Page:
When Airbnb’s co-founders were strapped for cash, they turned to a creative marketing strategy: selling election-themed cereal boxes during the 2008 US presidential election.
As the startup grew, they looked to hire similarly scrappy employees — or “cereal entrepreneurs,” as they called them — according to former Airbnb director of product Jonathan Golden. “The secret to Airbnb’s success was to hire for entrepreneurial skills.”
Since then, former Airbnb employees — its alumni network, or “mafia” — have gone on to found 100 companies, according to CB Insights data.
Some of the most recognizable companies include Coinbase, D2iQ, and Outschool, with founders and C-suite members like ex-Airbnb technical product manager Brian Armstrong, former Airbnb tech lead Tobi Knaup, and early lead engineer Nick Grandy, respectively.
See how the Airbnb Mafia stacks up against the Uber Mafia here.
Highlights from the Airbnb Mafia include:
- Total companies: There are 100 companies founded by ex-Airbnb employees since 2012. These companies have raised a combined $2.5B in disclosed equity funding across 137 financings. 51 have received venture capital backing, with average total funding of $55M and median total funding of $4.5M.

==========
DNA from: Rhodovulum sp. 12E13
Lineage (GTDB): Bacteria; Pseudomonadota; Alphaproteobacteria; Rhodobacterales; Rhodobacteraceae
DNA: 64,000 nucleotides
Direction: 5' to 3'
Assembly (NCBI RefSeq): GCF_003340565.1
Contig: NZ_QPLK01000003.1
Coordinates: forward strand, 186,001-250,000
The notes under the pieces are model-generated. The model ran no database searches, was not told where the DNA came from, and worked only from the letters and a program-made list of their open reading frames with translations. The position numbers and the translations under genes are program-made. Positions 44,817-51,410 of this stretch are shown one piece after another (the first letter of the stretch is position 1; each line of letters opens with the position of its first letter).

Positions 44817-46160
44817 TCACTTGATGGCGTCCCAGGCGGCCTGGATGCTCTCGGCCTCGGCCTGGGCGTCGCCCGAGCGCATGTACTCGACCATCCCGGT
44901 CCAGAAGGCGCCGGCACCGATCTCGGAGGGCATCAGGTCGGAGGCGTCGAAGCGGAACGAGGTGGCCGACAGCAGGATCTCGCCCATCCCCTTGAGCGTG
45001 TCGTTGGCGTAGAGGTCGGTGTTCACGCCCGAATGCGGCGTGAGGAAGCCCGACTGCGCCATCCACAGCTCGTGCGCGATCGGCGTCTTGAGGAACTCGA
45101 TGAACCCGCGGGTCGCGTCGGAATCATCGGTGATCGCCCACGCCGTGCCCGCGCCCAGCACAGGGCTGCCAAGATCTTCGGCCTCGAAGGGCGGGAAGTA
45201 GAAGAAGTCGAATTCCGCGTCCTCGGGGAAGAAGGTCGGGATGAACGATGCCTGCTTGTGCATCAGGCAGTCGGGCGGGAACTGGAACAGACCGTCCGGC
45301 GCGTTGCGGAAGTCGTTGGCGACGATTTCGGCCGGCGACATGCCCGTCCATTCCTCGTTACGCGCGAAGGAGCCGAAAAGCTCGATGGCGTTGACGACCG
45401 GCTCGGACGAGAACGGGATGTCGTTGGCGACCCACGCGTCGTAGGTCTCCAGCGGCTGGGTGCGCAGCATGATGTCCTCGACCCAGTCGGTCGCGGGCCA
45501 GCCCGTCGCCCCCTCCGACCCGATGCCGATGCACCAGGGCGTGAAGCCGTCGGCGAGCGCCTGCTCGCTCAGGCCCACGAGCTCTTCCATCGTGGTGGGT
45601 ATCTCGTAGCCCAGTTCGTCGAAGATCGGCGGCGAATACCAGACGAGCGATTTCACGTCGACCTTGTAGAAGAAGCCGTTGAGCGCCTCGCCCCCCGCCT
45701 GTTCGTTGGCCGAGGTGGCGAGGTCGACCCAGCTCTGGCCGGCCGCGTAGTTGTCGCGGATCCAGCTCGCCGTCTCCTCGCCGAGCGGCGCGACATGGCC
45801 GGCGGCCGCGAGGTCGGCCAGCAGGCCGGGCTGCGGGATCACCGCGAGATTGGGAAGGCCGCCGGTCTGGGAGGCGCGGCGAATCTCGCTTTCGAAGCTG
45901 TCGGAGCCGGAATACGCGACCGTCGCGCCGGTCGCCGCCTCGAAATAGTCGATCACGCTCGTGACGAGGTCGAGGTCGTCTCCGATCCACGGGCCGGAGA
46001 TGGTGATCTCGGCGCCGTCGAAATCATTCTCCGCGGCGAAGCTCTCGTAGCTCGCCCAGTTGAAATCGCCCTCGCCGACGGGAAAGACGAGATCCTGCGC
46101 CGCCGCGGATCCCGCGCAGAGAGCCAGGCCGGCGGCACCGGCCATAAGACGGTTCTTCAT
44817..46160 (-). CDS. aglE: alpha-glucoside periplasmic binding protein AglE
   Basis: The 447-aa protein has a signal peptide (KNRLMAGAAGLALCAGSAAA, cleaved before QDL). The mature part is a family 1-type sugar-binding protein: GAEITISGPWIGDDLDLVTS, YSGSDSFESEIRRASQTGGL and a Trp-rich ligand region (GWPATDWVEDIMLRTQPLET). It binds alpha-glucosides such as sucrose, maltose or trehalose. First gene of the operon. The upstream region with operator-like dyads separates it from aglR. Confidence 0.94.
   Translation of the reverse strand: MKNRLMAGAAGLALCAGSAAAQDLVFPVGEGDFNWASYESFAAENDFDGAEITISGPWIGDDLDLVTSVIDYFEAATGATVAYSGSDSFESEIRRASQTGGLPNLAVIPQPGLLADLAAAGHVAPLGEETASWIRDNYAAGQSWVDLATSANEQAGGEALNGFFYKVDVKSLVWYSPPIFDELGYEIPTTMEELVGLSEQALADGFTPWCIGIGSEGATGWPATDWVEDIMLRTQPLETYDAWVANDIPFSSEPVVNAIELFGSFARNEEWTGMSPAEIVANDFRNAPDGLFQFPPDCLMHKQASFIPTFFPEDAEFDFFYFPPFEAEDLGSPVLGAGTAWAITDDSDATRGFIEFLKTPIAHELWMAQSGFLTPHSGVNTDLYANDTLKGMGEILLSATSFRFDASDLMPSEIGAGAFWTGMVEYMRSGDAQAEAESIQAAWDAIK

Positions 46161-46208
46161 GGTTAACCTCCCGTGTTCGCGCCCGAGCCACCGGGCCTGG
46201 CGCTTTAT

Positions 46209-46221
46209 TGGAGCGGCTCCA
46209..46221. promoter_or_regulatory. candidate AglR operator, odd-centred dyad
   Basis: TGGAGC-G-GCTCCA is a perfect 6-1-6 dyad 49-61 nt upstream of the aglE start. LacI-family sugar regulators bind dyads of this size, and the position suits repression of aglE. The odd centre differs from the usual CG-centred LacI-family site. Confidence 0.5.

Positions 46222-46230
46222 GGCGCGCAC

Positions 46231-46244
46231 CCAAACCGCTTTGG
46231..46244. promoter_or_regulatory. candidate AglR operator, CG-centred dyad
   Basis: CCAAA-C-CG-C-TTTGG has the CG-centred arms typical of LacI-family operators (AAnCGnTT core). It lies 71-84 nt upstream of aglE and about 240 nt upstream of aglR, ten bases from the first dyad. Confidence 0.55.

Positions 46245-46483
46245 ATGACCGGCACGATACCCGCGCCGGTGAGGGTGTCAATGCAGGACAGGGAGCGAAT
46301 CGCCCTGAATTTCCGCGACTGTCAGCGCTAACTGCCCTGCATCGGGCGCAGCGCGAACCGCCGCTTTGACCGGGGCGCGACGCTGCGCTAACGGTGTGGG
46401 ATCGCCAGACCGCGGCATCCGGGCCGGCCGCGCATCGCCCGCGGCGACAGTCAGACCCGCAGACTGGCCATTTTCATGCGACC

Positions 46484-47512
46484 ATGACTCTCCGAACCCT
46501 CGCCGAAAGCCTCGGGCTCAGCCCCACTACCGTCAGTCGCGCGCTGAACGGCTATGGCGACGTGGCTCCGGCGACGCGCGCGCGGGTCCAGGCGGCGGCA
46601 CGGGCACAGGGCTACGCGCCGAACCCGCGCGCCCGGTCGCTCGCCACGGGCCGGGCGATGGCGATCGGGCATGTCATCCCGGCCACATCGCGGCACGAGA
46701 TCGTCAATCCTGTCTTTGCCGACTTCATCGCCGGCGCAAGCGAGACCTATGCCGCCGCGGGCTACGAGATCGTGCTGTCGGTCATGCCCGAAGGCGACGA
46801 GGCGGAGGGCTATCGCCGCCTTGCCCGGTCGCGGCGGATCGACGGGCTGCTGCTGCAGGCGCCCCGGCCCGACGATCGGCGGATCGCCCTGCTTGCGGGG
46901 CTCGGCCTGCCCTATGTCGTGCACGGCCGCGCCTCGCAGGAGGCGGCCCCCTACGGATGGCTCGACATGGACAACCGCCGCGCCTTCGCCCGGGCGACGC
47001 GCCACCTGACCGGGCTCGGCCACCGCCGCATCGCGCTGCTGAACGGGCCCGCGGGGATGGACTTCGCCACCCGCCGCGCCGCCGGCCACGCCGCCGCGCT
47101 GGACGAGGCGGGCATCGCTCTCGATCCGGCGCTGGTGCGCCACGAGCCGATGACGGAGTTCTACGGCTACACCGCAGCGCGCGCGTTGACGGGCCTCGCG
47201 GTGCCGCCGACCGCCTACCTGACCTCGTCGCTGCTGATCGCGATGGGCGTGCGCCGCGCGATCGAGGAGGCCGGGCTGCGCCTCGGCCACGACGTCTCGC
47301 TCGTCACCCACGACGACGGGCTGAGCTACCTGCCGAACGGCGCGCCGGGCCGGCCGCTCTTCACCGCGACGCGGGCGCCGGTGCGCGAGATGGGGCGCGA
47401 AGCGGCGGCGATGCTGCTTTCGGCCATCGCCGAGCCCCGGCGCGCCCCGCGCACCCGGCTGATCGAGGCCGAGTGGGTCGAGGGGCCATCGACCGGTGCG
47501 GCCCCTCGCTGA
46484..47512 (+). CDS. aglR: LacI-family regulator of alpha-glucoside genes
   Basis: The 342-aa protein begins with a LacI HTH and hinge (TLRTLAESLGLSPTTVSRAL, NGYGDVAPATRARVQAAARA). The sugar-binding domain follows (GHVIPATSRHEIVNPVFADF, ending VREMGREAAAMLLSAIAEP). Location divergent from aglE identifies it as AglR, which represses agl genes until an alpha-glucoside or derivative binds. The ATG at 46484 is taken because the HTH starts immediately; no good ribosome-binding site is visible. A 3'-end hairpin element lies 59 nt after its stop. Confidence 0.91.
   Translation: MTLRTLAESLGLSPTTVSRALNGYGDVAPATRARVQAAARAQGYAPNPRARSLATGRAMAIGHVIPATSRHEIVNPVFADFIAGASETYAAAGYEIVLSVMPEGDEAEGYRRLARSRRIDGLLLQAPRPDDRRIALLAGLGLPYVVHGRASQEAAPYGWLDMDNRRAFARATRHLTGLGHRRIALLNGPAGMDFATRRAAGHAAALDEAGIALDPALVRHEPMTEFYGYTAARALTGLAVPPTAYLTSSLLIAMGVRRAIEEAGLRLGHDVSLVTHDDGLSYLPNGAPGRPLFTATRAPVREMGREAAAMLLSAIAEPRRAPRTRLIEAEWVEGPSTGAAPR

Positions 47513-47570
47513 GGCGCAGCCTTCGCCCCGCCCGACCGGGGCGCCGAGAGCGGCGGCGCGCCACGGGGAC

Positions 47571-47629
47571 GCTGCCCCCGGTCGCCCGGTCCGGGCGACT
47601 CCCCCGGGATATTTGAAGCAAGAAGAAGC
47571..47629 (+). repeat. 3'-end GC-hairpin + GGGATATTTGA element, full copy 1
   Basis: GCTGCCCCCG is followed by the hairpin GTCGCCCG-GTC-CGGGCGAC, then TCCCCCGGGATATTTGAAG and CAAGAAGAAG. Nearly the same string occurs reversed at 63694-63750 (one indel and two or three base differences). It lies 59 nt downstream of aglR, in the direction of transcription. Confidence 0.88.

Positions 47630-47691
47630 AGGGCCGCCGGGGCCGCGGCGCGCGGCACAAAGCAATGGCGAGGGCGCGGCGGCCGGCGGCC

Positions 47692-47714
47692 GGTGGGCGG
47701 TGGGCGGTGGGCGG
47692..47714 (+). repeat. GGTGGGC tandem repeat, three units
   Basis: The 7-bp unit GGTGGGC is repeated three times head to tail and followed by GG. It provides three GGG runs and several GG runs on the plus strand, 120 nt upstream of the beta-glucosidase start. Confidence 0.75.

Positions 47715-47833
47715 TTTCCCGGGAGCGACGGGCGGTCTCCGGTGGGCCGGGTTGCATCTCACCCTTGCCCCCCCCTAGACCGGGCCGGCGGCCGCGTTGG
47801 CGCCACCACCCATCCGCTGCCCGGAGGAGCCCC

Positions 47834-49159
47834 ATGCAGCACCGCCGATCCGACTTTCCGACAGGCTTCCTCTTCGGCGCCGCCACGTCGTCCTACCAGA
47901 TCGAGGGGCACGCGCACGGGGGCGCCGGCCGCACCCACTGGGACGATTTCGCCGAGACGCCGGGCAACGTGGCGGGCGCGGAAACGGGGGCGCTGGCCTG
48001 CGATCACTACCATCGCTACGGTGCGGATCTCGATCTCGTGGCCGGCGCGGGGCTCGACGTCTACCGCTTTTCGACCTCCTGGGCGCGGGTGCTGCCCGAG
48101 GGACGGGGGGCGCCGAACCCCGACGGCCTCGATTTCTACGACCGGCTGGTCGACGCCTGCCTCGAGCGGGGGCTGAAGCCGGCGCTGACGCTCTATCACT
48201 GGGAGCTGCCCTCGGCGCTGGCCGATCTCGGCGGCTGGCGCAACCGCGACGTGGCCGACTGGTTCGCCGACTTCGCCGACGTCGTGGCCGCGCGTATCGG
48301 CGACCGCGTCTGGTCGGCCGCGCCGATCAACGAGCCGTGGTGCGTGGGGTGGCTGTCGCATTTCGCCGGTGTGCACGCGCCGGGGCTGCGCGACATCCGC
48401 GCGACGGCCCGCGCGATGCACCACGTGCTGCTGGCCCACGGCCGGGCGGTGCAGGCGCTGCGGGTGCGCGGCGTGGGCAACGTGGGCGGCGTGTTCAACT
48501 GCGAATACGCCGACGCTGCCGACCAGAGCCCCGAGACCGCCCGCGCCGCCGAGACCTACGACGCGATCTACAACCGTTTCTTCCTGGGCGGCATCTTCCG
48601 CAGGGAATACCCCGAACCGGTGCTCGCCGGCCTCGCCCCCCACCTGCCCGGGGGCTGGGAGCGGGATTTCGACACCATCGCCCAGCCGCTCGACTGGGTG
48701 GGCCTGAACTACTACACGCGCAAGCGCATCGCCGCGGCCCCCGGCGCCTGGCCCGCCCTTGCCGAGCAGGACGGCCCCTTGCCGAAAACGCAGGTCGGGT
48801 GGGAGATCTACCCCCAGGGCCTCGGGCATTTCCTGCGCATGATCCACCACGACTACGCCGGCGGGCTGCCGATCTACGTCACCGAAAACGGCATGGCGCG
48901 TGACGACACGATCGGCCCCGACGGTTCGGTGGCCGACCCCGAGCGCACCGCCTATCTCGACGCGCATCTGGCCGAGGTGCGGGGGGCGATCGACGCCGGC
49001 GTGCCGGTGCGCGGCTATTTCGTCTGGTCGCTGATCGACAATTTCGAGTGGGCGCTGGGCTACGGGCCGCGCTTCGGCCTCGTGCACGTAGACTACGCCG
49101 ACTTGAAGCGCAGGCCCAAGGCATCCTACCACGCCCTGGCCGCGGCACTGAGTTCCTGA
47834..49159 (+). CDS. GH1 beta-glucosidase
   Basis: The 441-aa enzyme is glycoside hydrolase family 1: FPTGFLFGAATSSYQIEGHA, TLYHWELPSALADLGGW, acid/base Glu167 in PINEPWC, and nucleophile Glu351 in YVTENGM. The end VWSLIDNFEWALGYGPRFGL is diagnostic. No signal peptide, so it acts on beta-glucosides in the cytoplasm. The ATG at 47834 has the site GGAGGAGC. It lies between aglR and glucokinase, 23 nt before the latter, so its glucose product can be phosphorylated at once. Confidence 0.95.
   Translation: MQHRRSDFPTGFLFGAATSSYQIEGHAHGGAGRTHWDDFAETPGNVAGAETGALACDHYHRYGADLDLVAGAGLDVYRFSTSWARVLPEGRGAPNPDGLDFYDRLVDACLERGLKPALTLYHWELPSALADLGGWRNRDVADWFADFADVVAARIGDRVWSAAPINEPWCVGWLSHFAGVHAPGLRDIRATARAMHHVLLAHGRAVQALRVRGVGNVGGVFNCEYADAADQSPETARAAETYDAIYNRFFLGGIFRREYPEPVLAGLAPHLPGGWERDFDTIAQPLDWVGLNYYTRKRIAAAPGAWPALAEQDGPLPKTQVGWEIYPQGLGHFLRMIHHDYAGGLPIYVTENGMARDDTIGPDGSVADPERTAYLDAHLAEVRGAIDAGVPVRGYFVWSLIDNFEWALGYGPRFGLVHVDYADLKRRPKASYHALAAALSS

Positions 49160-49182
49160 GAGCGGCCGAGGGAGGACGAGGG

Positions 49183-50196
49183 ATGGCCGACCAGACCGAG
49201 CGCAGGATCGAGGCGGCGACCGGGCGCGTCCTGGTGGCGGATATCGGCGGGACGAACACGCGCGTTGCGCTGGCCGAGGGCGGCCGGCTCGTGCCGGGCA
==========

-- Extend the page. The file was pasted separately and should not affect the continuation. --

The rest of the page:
- Stage: The majority of the active companies (55%) are early-stage (seed/angel and Series A).
- Unicorns: Three companies founded by Airbnb alumni have attained unicorn status: Outschool ($3B valuation), Coinbase (first joined the club at a $1.6B valuation), and QuintoAndar ($5.1B valuation).
- Exits: Three companies (Podz, Gigfairy, and Glow) have been acquired, while one company — Coinbase — IPO’d at a $65.3B valuation in April 2021.
- Top VC investor: Andreessen Horowitz (a16z) is the most active VC investor, having invested in 4 Airbnb alumni-founded companies including Coinbase, D2iQ, and Preset. Andreessen Horowitz also backed Airbnb itself, first investing in the company’s Series B in July 2011.
- Eight investors are close behind a16z, including Smart Money VCs Index Ventures, Sequoia Capital, Kleiner Perkins, and Spark Capital, with 3 Airbnb Mafia companies each in their portfolios. Sequoia Capital was also one of Airbnb’s earliest VC investors — the firm backed Airbnb’s $0.6M seed round in April 2009 after it graduated from Y Combinator.
Below, we identify the top 10 early-stage companies from the Airbnb Mafia based on founding team strength using the CB Insights Management Mosaic algorithm.